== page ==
As a result, the faces of audience members were rather somber and soft, reflecting that they felt the emotion Schumann intended to release in Arabeske. This piece is played today, because it still easily draws emotion that changes the mood of the entire hall. Even though Arabeske was composed in C Major, the mood it set was not characteristic of such a key. Graff may have placed this piece first to elicit an emotional response from the audience, or to begin to tell a story through the order of the pieces in the recital.
The only obvious difference I heard was the expression in the pieces. While Armstrong was bombastic and syncopated, Beiderbecke had a smooth approach to his notes, and would utilize blue’s slides to transition between the notes. Another difference between the two players was the range at which they would play in. Armstrong was all over the place, comfortable at super high notes and low notes, whereas the only situation where we heard Beiderbecke play a series of extra high notes was during his dramatic “outburst” partway through his solo. I do think racial origins did affect the way these pieces were performed.
The tone colors of this piece were pingy and echoey. The fourth song “El burro” had a smooth short rhythm. The song was played in andante and mezzo piano. This song also had sadness, tension, and sounded cold or even threatening. The last song “A Fiddler” began with a joyful and funny vibe, but then it switched to a tense state.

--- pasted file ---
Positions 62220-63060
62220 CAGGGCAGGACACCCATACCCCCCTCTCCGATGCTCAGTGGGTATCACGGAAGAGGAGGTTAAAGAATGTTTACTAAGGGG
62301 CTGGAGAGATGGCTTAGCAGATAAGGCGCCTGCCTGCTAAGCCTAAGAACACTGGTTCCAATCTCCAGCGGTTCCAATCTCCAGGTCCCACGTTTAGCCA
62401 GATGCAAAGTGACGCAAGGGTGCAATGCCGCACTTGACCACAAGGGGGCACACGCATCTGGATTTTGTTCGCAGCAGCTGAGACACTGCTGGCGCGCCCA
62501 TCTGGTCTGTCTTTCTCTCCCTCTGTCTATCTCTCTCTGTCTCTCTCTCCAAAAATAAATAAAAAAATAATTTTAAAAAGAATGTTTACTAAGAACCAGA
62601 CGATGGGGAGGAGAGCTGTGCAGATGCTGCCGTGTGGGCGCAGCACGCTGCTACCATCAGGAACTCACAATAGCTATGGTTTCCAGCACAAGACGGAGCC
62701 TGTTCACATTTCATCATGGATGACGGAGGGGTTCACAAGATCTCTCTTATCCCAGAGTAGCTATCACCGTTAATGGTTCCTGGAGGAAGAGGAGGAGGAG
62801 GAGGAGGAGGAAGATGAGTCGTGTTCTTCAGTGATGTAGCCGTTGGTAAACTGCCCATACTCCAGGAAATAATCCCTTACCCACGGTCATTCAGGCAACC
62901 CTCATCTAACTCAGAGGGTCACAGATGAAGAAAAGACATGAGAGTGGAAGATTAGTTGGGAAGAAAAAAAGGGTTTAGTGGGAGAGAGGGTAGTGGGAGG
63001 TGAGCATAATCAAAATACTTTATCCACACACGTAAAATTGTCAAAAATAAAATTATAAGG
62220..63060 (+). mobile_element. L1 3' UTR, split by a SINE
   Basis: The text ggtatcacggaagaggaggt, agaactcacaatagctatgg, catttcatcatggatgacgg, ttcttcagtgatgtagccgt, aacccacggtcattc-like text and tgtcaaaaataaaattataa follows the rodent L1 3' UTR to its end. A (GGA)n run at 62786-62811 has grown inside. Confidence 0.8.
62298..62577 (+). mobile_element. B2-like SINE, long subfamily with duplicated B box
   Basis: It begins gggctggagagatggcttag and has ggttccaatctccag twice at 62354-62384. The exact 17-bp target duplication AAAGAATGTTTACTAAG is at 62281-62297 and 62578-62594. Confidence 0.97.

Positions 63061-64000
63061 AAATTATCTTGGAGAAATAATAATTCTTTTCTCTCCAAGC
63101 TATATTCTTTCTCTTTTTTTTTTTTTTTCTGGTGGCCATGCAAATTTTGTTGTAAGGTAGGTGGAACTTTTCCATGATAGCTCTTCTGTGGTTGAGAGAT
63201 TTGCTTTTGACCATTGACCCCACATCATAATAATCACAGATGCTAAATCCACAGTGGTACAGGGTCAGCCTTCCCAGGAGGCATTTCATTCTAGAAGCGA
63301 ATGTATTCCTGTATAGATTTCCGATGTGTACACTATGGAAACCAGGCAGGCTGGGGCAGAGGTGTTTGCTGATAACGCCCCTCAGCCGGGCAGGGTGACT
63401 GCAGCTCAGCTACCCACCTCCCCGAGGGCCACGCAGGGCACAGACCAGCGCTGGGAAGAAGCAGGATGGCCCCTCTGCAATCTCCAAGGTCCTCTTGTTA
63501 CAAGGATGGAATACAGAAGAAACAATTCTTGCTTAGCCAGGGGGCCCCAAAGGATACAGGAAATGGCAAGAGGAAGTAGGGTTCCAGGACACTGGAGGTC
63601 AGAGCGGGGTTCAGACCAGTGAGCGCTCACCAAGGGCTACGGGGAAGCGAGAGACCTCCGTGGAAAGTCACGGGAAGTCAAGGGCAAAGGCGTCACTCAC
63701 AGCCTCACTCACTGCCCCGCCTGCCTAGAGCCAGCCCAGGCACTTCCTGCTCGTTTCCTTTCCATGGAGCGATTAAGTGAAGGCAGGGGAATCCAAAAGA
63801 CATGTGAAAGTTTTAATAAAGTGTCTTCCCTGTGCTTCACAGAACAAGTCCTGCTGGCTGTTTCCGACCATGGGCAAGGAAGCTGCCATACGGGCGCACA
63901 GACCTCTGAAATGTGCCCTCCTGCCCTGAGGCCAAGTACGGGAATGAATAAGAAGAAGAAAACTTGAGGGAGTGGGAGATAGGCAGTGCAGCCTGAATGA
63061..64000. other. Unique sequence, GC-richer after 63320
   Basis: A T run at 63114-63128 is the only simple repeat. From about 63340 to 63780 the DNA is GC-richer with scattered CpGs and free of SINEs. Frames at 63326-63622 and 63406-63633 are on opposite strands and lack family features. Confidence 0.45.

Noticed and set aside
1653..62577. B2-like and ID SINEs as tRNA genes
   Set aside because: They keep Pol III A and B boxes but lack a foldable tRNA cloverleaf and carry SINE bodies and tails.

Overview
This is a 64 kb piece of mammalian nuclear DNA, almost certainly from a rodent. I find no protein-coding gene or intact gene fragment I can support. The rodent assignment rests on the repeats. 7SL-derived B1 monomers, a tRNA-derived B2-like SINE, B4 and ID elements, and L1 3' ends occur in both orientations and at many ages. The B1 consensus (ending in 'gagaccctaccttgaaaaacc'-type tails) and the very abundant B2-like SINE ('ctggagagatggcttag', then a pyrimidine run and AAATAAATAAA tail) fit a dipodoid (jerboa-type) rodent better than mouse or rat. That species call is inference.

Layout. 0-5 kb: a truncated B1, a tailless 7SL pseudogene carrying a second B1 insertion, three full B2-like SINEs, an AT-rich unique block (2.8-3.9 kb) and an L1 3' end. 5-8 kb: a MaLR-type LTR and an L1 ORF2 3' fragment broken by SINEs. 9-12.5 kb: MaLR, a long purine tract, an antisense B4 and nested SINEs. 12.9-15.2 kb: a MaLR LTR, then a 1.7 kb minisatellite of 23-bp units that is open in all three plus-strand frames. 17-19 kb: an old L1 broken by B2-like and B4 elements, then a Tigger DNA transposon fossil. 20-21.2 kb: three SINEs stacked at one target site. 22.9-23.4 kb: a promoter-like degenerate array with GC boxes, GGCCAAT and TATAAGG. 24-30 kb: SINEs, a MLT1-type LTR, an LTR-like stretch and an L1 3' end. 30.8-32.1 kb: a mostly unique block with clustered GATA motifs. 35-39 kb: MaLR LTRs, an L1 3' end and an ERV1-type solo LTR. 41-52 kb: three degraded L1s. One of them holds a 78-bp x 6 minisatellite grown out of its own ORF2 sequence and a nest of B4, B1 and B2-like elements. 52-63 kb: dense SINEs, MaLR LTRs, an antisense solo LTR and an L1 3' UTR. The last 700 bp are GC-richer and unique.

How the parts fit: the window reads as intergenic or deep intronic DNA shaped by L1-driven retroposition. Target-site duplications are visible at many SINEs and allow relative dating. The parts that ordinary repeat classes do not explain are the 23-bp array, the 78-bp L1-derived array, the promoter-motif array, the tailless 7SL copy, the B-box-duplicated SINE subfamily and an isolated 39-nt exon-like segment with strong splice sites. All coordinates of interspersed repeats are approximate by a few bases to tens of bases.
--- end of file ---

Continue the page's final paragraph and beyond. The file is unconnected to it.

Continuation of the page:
Ella’s version is a complete jazz retooling, with a backing piano taking center stage along with a slow drum beat keeping time with her crooning voice. There is a quieter, less booming quality to the backing music, filled with lots of variation and scattering in Fitzgerald’s vocal interpretation of the lyrics. An upright bass fills in the cracks with a consistent chord progression that creates a more upbeat feeling in the song’s structure. Ella’s version is definitely meant for the audience to be dancing along to the groove, rather than quietly sitting in their chairs listening. Tony Bennett’s gentle swing version recorded with his jazz group in 1964 follows this pattern as well; the tone in this version is triumphantly cheerful, as this band plays the song courageously and carefully creates a relaxed, danceable feeling.